I have decided to go with a pure, cold processed soap bar for our new baby instead of any baby washes or liquid castille soaps. Now, I'm looking into lotions. I do plan on using some plain organic coconut oil on her sometimes, but sometimes I just like to use lotion! What is real lotion, or is that not as simple as defining real soap? How do I find one without any additives since they're not required to print all ingredients on the labels?
Also, what about natural conditioners for their hair? I don't mind using pure oil occasionally, but sometimes I want to avoid having to wait for it to soak in and worrying about her leaving oil stains wherever I lay her down.
We use Dr Bronners soaps and sometimes lotions, but we usually only use coconut oil or raw shea butter for "lotion". My DD is 2.5, she has pretty short hair still, but I've never needed a conditioner for it. Sometimes I have used this if its really tangled after we bathe http://www.azurestandard.com/shop/product/11056/ But, the great thing about letting a 2yr old put on her own coconut oil "lotion", is that it gets all over her body including her hair! :) It is great for use in hair as well as on the skin :)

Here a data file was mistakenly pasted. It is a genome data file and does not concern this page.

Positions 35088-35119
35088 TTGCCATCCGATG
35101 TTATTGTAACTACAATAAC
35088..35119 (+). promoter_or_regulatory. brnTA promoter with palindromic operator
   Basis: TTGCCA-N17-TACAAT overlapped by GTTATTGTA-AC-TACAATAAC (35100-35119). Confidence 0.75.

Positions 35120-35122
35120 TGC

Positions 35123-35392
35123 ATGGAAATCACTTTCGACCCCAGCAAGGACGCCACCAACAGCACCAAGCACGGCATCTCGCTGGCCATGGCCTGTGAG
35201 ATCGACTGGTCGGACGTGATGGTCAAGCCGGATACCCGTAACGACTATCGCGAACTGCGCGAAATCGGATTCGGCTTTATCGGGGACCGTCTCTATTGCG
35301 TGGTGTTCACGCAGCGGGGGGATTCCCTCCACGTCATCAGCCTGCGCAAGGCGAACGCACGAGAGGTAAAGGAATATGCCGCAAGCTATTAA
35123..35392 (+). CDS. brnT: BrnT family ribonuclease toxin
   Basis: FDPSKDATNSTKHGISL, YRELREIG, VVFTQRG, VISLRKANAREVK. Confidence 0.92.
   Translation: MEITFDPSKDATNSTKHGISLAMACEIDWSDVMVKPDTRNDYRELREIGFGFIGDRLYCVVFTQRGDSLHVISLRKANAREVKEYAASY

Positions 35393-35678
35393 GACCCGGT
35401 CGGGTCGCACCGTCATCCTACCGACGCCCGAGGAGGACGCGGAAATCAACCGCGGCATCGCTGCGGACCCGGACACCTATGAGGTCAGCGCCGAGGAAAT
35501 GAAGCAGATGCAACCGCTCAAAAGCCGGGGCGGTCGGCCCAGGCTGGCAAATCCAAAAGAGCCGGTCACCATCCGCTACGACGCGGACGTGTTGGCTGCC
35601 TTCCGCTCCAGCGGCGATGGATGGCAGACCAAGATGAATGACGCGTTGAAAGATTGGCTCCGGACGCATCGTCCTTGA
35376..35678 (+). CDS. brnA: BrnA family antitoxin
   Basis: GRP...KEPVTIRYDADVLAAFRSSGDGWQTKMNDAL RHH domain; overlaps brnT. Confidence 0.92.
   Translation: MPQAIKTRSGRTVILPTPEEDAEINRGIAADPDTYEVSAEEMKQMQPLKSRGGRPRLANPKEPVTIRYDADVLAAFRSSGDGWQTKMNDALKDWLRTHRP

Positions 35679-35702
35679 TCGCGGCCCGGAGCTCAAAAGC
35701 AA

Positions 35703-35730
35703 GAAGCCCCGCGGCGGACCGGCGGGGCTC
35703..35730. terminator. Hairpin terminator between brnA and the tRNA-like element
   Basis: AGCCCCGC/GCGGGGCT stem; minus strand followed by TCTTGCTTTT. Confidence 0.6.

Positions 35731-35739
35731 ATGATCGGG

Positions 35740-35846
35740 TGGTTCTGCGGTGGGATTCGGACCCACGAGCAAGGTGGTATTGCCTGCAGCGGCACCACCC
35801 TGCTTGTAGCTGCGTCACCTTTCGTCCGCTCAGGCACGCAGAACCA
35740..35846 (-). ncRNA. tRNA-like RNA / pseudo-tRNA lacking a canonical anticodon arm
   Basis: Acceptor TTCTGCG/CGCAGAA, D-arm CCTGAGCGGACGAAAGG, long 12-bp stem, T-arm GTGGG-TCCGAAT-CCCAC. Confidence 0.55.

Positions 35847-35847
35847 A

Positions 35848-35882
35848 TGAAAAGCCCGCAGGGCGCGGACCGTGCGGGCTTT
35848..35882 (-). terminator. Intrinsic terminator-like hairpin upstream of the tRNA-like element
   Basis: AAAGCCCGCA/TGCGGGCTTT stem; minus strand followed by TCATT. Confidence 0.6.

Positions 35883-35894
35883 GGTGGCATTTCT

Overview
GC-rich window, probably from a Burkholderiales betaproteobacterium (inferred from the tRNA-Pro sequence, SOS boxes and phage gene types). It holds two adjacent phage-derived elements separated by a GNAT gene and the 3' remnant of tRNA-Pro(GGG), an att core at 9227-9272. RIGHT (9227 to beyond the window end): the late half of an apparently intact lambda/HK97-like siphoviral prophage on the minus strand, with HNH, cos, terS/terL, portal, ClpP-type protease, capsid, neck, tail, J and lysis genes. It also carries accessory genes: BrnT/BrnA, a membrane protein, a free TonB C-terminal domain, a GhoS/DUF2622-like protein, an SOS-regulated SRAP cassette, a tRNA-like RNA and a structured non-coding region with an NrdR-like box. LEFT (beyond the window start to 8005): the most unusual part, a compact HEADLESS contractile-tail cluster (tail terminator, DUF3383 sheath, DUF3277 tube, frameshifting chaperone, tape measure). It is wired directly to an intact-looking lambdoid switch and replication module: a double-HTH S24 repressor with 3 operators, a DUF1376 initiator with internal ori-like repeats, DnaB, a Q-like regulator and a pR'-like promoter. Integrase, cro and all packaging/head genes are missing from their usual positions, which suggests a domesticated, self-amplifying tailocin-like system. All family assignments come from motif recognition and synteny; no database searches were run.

Lotions include water, which introduce bacteria. Hence the need for preservatives. AFAIK, the only way to avoid this is to make it yourself and use natural preservatives and use up the lotion quickly (even with storing it in the fridge). So much easier to skip the water.
Shea butter, cocoa butter, and other butters can be whipped to feel more like a lotion with a lot less work and worry.
I just oil coconut oil. It is anti-fungal and a whole host of other great things, which help human skin with most minor ailments all by itself. Super simple and a super long shelf life. It is solid below 76 degrees and liquid above that. If you prefer the solid, keep it in the fridge in the summer. You could probably whip that, too, to give a more lotion-like feel.
Personally, I have VERY hard water and very fine, curly hair. Every time I try non-shampoo and non-conditioner tactics, I end up with a mess. And my hair is great normally, so I have worked out some compromises there. DH uses sulfate-free shampoo (not the fancy salon stuff, but the health food store kind purchased at a discount store) that I doctor up with essential oils to address specific issues. DD (age 11) uses 'cone-free conditioner to wash her hair and [a different 'cone-free conditioner] to condition it. I use his shampoo before doctoring it up and her [second] 'cone-free conditioner. DD & I read the Curly Girl book from the library and implemented several techniques from it and I researched more on the long hair community boards. DD actually has straight hair, but the curly girl method works wonders for her hair! Mine not so much, but her hair is much drier than mine is. I'm not particularly brand loyal and the manufacturers are constantly changing formulas, so I check the boards before shopping.
"Kind words can be short and easy to speak, but their echoes are truly endless." - Mother Teresa